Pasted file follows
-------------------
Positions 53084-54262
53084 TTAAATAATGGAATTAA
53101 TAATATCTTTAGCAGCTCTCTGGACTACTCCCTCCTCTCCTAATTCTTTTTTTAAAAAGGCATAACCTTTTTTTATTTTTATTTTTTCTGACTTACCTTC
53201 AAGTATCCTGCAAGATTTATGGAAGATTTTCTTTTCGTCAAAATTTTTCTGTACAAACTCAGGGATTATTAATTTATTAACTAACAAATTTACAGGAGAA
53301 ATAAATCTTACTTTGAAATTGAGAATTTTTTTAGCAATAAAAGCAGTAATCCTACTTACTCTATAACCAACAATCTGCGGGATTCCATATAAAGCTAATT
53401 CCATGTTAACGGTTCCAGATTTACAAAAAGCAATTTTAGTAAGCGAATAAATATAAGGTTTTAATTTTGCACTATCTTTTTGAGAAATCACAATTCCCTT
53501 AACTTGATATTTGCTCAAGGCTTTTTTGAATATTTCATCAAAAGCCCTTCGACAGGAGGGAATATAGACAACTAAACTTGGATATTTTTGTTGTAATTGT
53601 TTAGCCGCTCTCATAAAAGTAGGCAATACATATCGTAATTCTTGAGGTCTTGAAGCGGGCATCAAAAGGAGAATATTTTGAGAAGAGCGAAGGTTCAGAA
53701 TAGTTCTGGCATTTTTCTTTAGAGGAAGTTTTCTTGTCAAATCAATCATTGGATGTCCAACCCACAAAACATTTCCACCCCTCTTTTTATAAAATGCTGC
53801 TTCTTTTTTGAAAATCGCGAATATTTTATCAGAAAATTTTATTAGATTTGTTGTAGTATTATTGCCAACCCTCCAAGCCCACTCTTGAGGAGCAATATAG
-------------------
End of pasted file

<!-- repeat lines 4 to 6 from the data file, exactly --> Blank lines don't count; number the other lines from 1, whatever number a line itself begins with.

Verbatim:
53201 AAGTATCCTGCAAGATTTATGGAAGATTTTCTTTTCGTCAAAATTTTTCTGTACAAACTCAGGGATTATTAATTTATTAACTAACAAATTTACAGGAGAA
53301 ATAAATCTTACTTTGAAATTGAGAATTTTTTTAGCAATAAAAGCAGTAATCCTACTTACTCTATAACCAACAATCTGCGGGATTCCATATAAAGCTAATT
53401 CCATGTTAACGGTTCCAGATTTACAAAAAGCAATTTTAGTAAGCGAATAAATATAAGGTTTTAATTTTGCACTATCTTTTTGAGAAATCACAATTCCCTT